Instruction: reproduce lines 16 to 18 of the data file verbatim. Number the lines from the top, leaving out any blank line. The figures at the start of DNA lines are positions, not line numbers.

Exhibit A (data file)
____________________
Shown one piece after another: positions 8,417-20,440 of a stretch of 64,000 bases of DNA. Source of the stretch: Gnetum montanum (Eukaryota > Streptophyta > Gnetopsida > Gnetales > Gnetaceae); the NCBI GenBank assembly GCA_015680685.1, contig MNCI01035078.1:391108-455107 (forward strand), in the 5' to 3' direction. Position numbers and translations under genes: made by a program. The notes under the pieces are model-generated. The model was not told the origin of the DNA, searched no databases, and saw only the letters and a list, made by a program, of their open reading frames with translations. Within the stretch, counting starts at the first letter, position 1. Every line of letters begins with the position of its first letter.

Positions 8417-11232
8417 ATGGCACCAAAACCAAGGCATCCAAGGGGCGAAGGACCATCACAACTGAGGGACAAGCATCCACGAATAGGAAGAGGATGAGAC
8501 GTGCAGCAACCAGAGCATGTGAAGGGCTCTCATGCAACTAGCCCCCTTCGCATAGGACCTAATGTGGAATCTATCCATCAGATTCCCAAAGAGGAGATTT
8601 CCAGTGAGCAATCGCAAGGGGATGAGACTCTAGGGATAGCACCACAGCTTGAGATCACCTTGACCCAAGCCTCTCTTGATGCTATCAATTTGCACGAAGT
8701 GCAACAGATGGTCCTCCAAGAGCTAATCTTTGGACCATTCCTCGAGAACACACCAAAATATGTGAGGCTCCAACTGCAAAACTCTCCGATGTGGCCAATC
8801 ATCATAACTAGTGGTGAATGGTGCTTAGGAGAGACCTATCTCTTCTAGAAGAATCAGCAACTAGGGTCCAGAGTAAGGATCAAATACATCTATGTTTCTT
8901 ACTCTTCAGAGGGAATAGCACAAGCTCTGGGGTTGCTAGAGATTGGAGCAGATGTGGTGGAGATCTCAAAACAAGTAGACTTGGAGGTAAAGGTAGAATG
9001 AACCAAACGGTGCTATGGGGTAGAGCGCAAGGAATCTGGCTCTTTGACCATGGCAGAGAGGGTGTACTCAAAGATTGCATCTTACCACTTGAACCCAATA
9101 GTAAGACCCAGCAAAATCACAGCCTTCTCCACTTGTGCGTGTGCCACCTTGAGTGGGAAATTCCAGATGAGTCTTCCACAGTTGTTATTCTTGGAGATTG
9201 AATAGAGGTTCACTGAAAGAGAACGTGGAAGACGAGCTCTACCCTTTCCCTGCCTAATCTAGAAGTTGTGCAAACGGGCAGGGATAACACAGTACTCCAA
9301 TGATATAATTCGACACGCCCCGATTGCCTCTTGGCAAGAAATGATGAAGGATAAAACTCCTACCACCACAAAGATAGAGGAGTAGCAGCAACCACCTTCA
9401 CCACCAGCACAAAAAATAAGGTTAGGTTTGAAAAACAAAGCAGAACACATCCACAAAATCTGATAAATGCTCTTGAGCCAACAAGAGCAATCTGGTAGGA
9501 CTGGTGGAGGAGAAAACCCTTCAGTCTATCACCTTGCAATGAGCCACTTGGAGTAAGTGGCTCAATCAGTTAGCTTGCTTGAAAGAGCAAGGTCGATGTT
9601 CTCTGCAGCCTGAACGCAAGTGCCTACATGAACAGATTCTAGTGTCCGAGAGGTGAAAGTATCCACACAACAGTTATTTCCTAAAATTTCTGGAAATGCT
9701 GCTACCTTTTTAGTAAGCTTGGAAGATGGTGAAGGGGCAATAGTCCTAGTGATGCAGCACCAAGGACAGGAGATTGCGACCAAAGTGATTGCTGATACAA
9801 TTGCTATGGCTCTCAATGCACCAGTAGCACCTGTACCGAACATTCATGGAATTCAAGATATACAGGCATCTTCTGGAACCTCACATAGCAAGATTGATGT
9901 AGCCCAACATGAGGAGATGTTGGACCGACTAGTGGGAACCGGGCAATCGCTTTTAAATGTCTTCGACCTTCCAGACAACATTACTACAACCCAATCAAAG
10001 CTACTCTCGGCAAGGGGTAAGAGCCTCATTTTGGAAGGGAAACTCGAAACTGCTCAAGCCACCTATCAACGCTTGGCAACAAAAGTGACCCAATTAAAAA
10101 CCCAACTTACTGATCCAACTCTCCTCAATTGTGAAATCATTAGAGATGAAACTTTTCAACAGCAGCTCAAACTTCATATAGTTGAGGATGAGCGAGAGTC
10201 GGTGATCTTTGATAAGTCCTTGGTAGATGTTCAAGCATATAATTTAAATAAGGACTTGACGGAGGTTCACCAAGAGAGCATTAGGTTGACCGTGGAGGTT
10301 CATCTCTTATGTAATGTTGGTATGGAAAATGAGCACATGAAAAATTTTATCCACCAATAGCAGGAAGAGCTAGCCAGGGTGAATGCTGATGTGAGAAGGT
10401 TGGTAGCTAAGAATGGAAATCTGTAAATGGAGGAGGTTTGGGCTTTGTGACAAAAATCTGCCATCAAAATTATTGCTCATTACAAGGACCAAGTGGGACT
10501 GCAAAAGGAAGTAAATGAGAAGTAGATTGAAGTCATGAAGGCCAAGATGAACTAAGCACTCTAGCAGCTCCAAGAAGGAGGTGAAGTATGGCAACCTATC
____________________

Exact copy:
9701 GCTACCTTTTTAGTAAGCTTGGAAGATGGTGAAGGGGCAATAGTCCTAGTGATGCAGCACCAAGGACAGGAGATTGCGACCAAAGTGATTGCTGATACAA
9801 TTGCTATGGCTCTCAATGCACCAGTAGCACCTGTACCGAACATTCATGGAATTCAAGATATACAGGCATCTTCTGGAACCTCACATAGCAAGATTGATGT
9901 AGCCCAACATGAGGAGATGTTGGACCGACTAGTGGGAACCGGGCAATCGCTTTTAAATGTCTTCGACCTTCCAGACAACATTACTACAACCCAATCAAAG